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5/9/2006
00:00 AM
Stowe Boyd
Stowe Boyd
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Adam Gartenberg on the Standardization of Real Time Collaboration In The Enterprise

I spoke with an old friend, Adam Gartenberg, the Offering Manager, Real-time and Team Collaboration, IBM Workplace and Lotus Software. Along with world's longest job title, Adam is spending a lot of time with enterprise users of real time collaboration, and will be joining a panel at the upcoming Collaborative Technologies Conference 2006 on the topic of standardization.

I pointed out that standardization can be interpreted in two ways: use of officially endorsed standards, like SQL, or the adoption of a product across a company, like IT selecting Windows and rejecting OS X. Adam suggested that the latter meaning is generally what companies seeem to be up in the enterprise today, seeing the opportunity to decrease expenses related to IT and training. He pointed out that instant messaging and other lightweight collaboration tools seem to come into the enterprise through individual use, and can rapidly spread virally, without any official sanctioning. Adam suggested that only 25% of the companies involved in a recent survey have standardized on real time collaboration tools: three quarters of the enterprises either find benefit in allowing multiple web conferencing, IM, or other real time tools.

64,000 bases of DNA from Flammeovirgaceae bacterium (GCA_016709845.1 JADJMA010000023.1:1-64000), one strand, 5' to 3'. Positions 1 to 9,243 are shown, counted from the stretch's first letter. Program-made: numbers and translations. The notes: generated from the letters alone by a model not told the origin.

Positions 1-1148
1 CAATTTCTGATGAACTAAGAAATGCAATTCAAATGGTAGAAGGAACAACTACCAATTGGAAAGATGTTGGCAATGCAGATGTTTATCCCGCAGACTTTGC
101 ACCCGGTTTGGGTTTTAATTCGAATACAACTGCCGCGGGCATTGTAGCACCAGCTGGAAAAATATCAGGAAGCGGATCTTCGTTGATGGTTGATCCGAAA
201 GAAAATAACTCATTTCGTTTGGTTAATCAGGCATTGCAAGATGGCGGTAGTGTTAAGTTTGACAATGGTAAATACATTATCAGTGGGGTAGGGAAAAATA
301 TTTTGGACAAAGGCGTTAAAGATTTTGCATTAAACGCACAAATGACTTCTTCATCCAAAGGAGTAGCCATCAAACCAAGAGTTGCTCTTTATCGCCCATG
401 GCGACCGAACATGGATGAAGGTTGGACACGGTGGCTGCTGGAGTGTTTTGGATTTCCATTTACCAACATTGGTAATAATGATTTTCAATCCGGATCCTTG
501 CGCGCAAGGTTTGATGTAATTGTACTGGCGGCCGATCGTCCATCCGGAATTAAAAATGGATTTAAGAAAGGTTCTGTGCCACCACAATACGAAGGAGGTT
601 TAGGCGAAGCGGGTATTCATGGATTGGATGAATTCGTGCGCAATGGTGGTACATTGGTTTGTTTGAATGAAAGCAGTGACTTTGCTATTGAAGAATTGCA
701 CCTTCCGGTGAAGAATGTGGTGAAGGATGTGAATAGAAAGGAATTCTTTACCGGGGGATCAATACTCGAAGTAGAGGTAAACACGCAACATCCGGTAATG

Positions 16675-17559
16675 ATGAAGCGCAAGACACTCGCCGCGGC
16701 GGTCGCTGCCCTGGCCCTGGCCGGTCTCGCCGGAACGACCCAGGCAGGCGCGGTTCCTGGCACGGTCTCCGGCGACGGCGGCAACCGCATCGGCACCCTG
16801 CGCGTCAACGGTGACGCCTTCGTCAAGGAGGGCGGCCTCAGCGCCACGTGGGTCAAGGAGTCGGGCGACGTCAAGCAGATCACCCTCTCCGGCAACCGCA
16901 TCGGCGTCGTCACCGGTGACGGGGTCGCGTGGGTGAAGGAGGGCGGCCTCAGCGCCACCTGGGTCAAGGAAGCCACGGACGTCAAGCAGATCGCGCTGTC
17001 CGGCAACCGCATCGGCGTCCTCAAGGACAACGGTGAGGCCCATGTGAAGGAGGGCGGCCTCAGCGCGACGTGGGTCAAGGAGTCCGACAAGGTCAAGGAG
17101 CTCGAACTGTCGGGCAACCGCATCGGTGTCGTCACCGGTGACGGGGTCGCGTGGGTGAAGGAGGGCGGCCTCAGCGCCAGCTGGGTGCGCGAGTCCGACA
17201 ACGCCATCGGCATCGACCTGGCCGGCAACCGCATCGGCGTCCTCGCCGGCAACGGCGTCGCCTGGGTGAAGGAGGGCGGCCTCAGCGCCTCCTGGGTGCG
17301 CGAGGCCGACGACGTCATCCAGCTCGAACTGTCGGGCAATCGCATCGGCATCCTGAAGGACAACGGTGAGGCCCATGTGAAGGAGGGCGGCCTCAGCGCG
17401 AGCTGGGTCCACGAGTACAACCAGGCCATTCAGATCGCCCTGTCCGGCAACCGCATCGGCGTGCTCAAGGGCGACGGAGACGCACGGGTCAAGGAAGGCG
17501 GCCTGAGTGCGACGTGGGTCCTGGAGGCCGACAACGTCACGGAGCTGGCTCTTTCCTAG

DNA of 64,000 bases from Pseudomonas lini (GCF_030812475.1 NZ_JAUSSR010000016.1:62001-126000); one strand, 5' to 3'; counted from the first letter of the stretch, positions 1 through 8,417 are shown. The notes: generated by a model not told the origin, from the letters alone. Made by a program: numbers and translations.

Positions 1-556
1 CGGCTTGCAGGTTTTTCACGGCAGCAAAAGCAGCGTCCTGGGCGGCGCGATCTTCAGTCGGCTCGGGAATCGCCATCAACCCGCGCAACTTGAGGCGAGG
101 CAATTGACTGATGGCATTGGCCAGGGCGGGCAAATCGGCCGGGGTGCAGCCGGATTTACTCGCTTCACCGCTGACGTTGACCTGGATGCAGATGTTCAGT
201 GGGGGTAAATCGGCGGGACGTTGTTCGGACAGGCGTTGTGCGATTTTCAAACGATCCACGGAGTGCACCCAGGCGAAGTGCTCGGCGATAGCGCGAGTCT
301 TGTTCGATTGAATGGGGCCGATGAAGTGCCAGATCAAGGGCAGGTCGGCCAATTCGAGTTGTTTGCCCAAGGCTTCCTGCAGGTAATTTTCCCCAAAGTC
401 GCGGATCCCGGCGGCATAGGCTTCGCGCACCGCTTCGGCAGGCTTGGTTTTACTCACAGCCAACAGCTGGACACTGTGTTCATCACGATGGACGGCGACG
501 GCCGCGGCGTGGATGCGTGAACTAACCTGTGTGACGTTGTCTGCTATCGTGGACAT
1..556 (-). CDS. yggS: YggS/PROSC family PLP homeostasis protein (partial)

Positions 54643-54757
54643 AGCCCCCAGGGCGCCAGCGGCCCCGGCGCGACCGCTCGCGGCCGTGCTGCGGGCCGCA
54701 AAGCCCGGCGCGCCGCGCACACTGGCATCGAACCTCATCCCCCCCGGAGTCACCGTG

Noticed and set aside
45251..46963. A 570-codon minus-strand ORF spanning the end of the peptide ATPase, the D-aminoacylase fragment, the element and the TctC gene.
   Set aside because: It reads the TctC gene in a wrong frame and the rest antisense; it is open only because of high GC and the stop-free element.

I asked if the benefits of allowing experimentation or perhaps the need for best-of-breed tools for specific functional areas might be part of this. Adam agreed, in part, but pointed out that some technologies -- notably, Lotus offerings -- provide a platform that allows for specialized modules to be created and deployed, so functional needs -- specific requirements for the sales team, for example -- could still be supported in a standardized offering.

I noted that new startups -- specifically Skype -- are the sort of technology that might sneak into the enterprise through individual users, and which could precipitate the cycle of standardization around VoIP. Adam said that was in fact happening, as companies are moving to take advantage of the cost savings in Internet-based voice communication.

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